At the Extended Reality and Games Lab (XRG Lab), we perform research on novel interaction techniques and enhancing extended (virtual/augmented/mixed) reality systems for improved usability and user experience. Our work mainly consists of design, development and evaluation (through empirical user studies) of these interaction techniques and enhanced extended reality systems.
In general, we engage in work that falls under one of the following larger-scope research questions:
- How can extended reality be enhanced for improving individuals’ lives in terms of better education, health and well-being, training, accessibility, empathy, awareness and entertainment?
- What are the effects of novel interaction techniques on usability and user experience in extended reality?
- How can the boundary between the real and virtual worlds be blurred such that the technology that connects these two worlds becomes seamless, and more intuitive and immersive user experiences are afforded?
- How can video games be leveraged for beneficial purposes, such as healthier lifestyles, increased knowledge and improved skills?
Our work is mainly driven by curiosity and a desire to push the boundaries in development of innovative and interactive playful technologies. We thrive for contributing to the existing knowledge in this field through peer-reviewed publications and presentations.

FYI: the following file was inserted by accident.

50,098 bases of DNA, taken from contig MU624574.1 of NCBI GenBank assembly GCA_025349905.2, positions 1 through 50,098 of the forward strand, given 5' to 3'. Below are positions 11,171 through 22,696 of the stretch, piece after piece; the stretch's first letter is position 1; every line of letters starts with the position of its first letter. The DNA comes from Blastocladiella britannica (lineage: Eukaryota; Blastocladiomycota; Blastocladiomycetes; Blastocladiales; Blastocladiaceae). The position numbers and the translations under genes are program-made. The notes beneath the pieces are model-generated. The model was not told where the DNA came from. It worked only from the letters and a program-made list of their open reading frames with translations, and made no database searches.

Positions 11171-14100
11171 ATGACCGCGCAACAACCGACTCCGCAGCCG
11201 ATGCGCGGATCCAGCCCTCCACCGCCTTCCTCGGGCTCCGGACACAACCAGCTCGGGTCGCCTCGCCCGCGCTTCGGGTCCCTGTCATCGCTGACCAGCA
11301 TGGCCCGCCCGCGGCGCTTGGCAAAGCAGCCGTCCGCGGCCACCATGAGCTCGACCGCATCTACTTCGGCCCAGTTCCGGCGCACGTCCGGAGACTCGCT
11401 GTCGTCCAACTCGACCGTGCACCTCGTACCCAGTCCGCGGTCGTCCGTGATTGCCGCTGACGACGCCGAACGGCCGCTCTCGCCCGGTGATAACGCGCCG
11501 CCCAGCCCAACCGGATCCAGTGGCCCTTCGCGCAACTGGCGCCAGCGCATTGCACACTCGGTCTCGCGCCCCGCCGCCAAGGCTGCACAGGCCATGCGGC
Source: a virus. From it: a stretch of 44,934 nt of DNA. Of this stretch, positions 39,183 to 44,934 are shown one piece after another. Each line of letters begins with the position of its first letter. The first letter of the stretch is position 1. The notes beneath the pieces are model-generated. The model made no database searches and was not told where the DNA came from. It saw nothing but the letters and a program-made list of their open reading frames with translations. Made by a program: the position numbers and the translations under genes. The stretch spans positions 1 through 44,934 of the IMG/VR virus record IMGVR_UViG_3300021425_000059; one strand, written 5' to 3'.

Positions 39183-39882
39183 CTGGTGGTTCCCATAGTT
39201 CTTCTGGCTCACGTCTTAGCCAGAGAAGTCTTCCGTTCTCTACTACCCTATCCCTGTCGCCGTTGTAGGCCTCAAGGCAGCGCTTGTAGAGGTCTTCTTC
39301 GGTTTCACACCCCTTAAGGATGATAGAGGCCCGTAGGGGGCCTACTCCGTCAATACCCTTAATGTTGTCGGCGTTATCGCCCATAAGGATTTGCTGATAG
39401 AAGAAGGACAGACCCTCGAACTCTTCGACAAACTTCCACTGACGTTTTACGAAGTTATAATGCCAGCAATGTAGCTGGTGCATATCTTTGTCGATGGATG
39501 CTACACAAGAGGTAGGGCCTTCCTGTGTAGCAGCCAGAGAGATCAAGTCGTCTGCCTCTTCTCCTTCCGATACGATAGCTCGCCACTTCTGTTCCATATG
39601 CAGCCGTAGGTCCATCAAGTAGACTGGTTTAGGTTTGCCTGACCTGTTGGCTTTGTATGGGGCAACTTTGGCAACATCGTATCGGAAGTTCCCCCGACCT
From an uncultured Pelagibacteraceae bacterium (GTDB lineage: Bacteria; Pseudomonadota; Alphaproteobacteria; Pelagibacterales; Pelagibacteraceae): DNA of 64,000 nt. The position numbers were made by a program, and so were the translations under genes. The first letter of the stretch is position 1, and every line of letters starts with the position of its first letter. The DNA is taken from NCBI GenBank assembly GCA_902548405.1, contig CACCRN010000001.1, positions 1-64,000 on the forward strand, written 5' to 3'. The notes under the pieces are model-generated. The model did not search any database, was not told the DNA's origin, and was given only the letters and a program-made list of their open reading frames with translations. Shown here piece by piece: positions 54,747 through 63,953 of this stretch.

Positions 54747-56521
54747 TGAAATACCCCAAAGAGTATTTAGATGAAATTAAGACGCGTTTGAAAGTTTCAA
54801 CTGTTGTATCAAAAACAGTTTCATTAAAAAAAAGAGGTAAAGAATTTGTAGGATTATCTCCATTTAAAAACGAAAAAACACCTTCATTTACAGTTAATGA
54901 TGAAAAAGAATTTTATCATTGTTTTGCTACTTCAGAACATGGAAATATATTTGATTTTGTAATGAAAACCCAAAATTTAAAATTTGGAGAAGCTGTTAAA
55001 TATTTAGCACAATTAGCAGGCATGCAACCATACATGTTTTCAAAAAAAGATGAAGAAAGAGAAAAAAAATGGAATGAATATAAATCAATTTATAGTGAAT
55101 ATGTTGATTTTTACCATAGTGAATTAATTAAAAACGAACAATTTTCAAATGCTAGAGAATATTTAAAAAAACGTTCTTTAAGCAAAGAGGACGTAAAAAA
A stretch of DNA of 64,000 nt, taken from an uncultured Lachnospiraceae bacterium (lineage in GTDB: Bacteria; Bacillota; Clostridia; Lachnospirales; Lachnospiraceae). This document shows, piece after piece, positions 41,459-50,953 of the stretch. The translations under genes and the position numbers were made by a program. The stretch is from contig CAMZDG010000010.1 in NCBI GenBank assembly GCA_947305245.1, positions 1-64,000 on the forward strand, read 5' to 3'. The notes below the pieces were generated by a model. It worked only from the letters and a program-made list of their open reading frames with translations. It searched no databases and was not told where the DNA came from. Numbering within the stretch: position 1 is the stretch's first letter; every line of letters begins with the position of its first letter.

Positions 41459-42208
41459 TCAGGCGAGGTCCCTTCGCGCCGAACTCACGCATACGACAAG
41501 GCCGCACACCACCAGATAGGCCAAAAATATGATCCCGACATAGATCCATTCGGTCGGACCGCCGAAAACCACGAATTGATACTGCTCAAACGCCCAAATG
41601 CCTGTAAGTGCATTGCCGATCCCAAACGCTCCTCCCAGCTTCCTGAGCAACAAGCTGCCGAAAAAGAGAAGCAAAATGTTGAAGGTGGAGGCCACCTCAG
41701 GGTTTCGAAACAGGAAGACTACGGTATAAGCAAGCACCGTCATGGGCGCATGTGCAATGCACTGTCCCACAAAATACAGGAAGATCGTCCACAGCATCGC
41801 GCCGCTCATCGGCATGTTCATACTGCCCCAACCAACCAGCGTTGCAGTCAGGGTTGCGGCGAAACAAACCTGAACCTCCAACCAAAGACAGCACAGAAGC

Examples from the ongoing research projects at the XRG Lab can be seen below:
Give Me a Hand? (Funded by the National Science Foundation)
Enabling mutual tangible embodied interaction with virtual characters through shared objects that extend from the virtual world into the real world.
Tangiball (Funded by the University of Arizona SBSRI)
Enhancing virtual reality through interaction with a virtual ball’s dynamic physical real-world extension.
Investigating effects of visual cues and virtual object behavior in mixed reality on usability and user experience.
Investigating effects of interaction technique in mixed reality on usability an user experience (i.e., gesture-based interaction, controller-based interaction and tangible object-based interaction where the tangible object has matching geometry with the projected hologram and is tracked in-real time).
Enabling non-verbal interaction between a human and a virtual avatar through a novel virtual reality system, which includes a game of tic-tac-toe that is played on a shared physical glass board interface in real-time.
Game On (Funded by the University of Arizona SBSRI)
Using dynamic tangible objects as a video game display through real-time projections.
Bounce: A Mixed Reality Serious Game for Teaching Newtonian Physics Concepts
Mixed reality with increased context awareness where hologram behavior is adjusted based on the surface materials in the physical environment.
Displaying real-time cartoon rendering of user’s eyes on a head-mounted display to decrease the degree of isolation in VR and to increase social communication and interaction between HMD and non-HMD users.
Effects of horizontally reversed interaction on spatial judgement, usability and user experience in virtual reality.
The XRG Lab is located in School of Information’s Room 418 at the University of Arizona and it includes cutting-edge equipment such as advanced stationary and mobile virtual reality systems, mixed reality systems, high-performance computer workstations and custom tangible interaction prototypes.
For more information or inquiries, send an e-mail to firstname.lastname@example.org